He returned to Rome, was ordained a priest on March 19, and then consecrated as pope on March 27, 1272, taking the name Gregory X. He labored to end the warfare between the Guelphs and the Ghibellines, placed Florence under interdict for refusing efforts at reconciliation with its neighbors, and approved Rudulph of Hapsburg as German Emperor.

Gregory also convoked the 14th General Council at Lyons in 1274, which effected a short-lived reconciliation with the Eastern churches but was unsuccessful in launching the crusade (which was the general reason the Eastern churches were willing to negotiate a reunion). Gregory died on his way back from the council (Benedictines, Delaney).

John Camillus B (RM)
(also known as John the Good or John Bonus)

Died c. 660. Saint John was the first bishop of Milan to actually reside there following an 80-year hiatus during the Lombard Arian invasion of the city. He was a strenuous defender of orthodoxy against the Monothelites and Arians (Benedictines, Encyclopedia).

Marcian of Constantinople B (RM)
Died c. 480. Marcian was a saint of Constantinople, though connected with a Roman family. He was ordained a priest and appointed treasurer of Santa Sophia. Many churches were in disrepair in Constantinople but, in his official capacity, Marcian superintended their restoration to former beauty, and the building of several churches, most notably the Anastasis. He was also inspired to write splendid hymns. So he used all his talents to bring people to worship Jesus.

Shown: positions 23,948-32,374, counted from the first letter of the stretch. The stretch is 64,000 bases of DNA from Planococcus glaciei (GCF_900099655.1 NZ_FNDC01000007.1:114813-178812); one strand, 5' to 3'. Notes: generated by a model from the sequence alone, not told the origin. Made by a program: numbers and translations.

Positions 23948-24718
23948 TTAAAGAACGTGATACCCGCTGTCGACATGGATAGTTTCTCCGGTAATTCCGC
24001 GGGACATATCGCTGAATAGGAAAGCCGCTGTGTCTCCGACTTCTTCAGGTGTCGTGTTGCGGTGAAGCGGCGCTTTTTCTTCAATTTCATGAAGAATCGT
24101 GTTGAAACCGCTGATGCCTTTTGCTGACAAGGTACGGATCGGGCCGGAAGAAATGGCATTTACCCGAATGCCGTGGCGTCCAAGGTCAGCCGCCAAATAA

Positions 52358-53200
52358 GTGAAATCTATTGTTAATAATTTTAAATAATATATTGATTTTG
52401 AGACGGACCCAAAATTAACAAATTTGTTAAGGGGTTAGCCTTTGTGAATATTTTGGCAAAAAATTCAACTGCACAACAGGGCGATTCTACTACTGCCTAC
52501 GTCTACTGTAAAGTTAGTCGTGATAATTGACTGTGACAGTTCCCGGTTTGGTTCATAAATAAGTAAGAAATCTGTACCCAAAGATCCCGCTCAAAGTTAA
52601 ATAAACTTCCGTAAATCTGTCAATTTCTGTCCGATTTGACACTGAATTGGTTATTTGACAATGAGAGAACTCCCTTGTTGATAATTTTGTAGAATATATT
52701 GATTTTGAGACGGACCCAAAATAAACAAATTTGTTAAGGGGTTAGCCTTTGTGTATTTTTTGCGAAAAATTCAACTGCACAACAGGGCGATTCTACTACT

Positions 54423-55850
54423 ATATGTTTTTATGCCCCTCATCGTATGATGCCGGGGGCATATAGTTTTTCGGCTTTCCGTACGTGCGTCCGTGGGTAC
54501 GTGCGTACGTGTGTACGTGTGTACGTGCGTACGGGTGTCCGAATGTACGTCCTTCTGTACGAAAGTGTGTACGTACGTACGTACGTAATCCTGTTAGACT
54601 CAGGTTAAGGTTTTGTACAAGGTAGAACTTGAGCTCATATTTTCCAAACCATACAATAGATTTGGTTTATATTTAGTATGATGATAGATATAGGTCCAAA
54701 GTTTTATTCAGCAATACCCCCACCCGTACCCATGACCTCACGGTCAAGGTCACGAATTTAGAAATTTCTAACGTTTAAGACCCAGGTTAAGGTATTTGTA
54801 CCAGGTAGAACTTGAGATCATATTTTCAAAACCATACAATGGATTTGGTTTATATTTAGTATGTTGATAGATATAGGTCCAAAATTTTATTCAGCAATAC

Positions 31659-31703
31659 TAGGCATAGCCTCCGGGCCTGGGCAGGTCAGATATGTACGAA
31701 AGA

He modelled his life after that of Saint John the Baptist, always trying to serve God by fasting and praying. But unlike John the Baptist, he came of a rich family. Marcian gave away much money to the poor--secretly, so as not to gain the approval of his fellow men.

At times he suffered persecution because he was wrongly suspected of being a Novatian. One of his persecutors, threatening to kill Marcian, asked him, "Why do you talk of life, if you wish to die?" Marcian replied, "Because it is everlasting life I look for, not the life of this world." Eventually people saw that this was an uncommonly good man, one who should be copied, not persecuted.

One day when he was hurrying to the consecration of a new church, he passed a miserable, nearly naked beggar. Saint Marcian gave him all his clothing. All he had left was a chasuble. The congregation, however, seemed to see a fine golden robe under Marcian's chasuble. Afterwards Patriarch Gennadius even rebuked the saint for dressing so ostentatiously. Marcian plucked off the chasuble and revealed that he was wearing nothing else (Benedictines, Bentley).

Nicanor M (RM)
Died c. 76. A Jewish resident of Jerusalem, Nicanor was one of the seven deacons selected by the Apostles to serve the needy (Acts 6:5). Tradition says he later went to Cyprus, where he suffered martyrdom during the reign of Emperor Vespasian (69-79), though this is uncertain (Benedictines, Delaney).

Peter Orseolo, OSB, Hermit (RM)
(also known as Peter Urseolus)

Born in Udine near Venice, Italy, 928; died at Cuxa in Roussillon, 987. In 976, the doge of Venice, Italy, Peter IV Candiano, was killed in a riot provoked by his attempt to set up a monarchy. A member of the powerful Orseoli family, also named Peter, was elected to replace him. (According to Saint Peter Damian, Peter Orseolo had led a conspiracy against Candiano, but the statement is not verified).